“Idiot!” Yume snapped.
Ranta didn’t return the insult. It wasn’t like him at all. He left. Haruhiro went after him, with Mogzo following, but Haruhiro stopped once to look back. Yume had her arms around Shihoru’s shoulders; she was looking in their direction, and Haruhiro was too far away to tell if she was nodding or shaking her head. He had a feeling though, that she was trying to tell him that the two of them would remain there. Was Shihoru going to be okay? She was in shock, probably more so than Haruhiro. After all, Shihoru definitely had a crush on him.
Ranta seemed as if he intended to return to Altana, and Haruhiro considered asking him where he was going, but changed his mind. It didn’t matter. The bell rang seven times before they had reached Kaen Road in the northern part of the city. So it was already eight o’clock in the evening and, as usual for that time of night, the streets were full of people.
Ranta was making to enter a large building. The signboard outside read: Sherry’s Tavern. Haruhiro recognized the name as the place where Crimson Moon members gathered and, although he had passed by the place before, he had never gone in. Manato would go to Sherry’s now and then to get information, but everyone had just left him to it alone. Everyone had just left Manato to do everything.
And I was the same, Haruhiro thought. I just tagged along with him and did whatever he said to do.
Sherry’s was a large, spacious tavern, its entirety dimly lit by lamps that hung off the ceiling. It had two floors, though half of the second was actually the stairwell. It wasn’t crowded yet—less than half of the usual number of clientele were present—but there were still more than a hundred people there. The room was filled with chattering voices, loud laughter, and occasional shouts of anger, mixed with the lively voices of the serving girls.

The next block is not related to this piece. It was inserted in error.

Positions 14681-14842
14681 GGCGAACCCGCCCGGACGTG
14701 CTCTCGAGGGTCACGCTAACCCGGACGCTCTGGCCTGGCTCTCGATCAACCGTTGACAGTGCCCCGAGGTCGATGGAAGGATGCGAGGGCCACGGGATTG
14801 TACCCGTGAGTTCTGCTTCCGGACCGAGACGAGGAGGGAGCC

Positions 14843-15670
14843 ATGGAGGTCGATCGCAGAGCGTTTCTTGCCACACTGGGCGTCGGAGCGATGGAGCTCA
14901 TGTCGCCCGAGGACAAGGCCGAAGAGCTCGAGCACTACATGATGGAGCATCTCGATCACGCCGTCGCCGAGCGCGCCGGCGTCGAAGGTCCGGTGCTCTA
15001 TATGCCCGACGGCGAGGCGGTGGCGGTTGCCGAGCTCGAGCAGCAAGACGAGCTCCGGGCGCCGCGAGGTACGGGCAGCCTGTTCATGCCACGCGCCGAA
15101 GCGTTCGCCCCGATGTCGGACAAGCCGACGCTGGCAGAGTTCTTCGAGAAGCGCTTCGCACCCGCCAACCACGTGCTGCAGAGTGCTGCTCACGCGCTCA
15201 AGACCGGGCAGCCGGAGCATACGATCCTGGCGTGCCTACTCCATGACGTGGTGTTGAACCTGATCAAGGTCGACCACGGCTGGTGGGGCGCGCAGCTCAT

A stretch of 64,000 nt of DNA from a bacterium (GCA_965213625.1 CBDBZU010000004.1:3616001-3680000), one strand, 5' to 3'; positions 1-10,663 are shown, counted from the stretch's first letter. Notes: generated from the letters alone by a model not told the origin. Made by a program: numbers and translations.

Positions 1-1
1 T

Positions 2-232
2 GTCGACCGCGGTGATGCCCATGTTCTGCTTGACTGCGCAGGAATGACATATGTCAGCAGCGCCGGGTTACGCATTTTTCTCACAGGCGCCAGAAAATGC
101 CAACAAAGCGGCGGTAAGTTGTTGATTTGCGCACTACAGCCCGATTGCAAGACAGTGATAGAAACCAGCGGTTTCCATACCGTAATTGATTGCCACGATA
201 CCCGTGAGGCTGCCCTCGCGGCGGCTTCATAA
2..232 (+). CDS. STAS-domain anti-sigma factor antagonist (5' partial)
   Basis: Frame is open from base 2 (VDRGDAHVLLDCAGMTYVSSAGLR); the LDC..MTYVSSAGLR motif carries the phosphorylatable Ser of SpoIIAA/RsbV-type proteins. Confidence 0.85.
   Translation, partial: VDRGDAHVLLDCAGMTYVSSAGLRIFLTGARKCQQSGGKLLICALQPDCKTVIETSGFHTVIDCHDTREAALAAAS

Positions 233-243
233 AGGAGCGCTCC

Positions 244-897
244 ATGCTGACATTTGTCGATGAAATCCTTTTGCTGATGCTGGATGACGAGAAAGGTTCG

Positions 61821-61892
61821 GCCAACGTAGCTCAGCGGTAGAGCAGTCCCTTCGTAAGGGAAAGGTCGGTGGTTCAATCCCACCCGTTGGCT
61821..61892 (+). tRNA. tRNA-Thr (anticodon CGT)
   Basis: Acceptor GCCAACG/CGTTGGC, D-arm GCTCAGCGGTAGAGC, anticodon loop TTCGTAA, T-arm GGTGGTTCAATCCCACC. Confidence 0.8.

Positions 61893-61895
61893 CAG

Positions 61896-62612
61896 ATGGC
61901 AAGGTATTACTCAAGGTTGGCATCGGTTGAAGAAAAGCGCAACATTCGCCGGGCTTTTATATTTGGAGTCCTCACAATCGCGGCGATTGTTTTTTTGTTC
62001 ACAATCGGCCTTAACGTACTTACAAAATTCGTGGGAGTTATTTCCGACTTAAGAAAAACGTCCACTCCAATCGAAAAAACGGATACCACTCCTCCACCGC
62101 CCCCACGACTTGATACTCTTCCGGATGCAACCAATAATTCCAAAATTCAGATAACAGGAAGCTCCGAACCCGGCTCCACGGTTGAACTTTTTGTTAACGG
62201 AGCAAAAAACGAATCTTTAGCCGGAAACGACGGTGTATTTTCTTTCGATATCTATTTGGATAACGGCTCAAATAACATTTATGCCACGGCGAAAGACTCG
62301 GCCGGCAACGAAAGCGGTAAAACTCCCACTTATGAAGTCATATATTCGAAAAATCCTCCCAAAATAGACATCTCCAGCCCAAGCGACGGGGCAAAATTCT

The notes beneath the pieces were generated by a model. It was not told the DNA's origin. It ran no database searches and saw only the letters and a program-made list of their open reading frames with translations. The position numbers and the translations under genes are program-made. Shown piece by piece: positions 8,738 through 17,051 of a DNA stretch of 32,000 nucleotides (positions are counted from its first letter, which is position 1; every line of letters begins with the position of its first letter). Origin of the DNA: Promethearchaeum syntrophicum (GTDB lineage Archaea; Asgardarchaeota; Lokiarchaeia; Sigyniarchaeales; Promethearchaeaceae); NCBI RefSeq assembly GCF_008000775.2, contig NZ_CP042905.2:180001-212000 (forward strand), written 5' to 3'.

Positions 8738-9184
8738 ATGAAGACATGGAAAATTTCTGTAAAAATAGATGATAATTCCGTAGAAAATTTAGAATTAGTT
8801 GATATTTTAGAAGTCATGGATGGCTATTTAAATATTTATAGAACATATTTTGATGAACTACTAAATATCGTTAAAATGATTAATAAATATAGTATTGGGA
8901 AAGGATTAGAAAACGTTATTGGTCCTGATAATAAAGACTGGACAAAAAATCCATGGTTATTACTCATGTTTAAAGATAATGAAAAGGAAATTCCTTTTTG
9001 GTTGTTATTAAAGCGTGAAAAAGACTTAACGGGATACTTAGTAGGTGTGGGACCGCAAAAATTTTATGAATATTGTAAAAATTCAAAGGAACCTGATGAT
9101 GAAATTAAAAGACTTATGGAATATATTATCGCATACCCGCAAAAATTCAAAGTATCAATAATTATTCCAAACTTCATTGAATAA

Ranta found an empty table in a corner on the first floor and took a seat. Haruhiro and Mogzo followed suit at the same table. When a serving girl finally came, Ranta promptly raised three fingers and said, “Three beers.”
He hadn’t bothered to ask either Haruhiro or Mogzo what they wanted to drink.
“I don’t really want to drink,” Haruhiro protested.
“What do you want then? Milk?” Ranta crossed his arms over his chest and tapped his foot on the ground. “That’s dumb. This is a tavern. A TAVERN. At taverns, people drink alcohol.”
“B-but…” Mogzo hunched over, his head seemingly shrinking into his shoulders. “Drinking at a time like this?”
“Idiot! It’s because of times like this you drink,” Ranta sniffed, rubbing his eyes. “Manato. That bastard used to come here to drink right? But he’s… You know, he’s… It’s not like we’re here in his place but…”
“Right,” Haruhiro said, resting his elbows on the table, head hung low. “You’re right.”
The serving girl returned with their beers and after paying her, the three of them clanked their tankards together and drank. Maybe it was because they were all thirsty, but the bitter brew tasted great. Did Manato order the beer they were drinking now when he came here? Did he like the taste of it?
Perhaps it was the alcohol, but Haruhiro’s face grew hot and his mind went vacant. Ranta’s and Mogzo’s faces too were red. Ranta suddenly slammed his earthenware tankard on the table.
“This is the worst. It really is the fucking worst. I quit. I don’t want to do this anymore. I’m not kidding. It’s not like I wanted to do this to begin with, but I did reluctantly go along. You two were the same, right? What the hell is a Warrior? A Thief? A Dread Knight? A… a Priest? I’ve had enough. I quit. I quit it all. From today, I quit forever.”
“Quit?” Haruhiro ground his teeth together. “What are you going to do if you quit?”
“I ain’t gonna do anything,” Ranta replied. “Nothing wrong with that. Do I have to do something? There’s no rule making me do anything. Even if there was, I don’t give a shit.”
“It’s not about giving a shit, it’s about not having a choice. That’s how all of us ended up here.”
“I didn’t know that!”
“If you didn’t know, then what were you thinking?!”
“How was I supposed to know?!”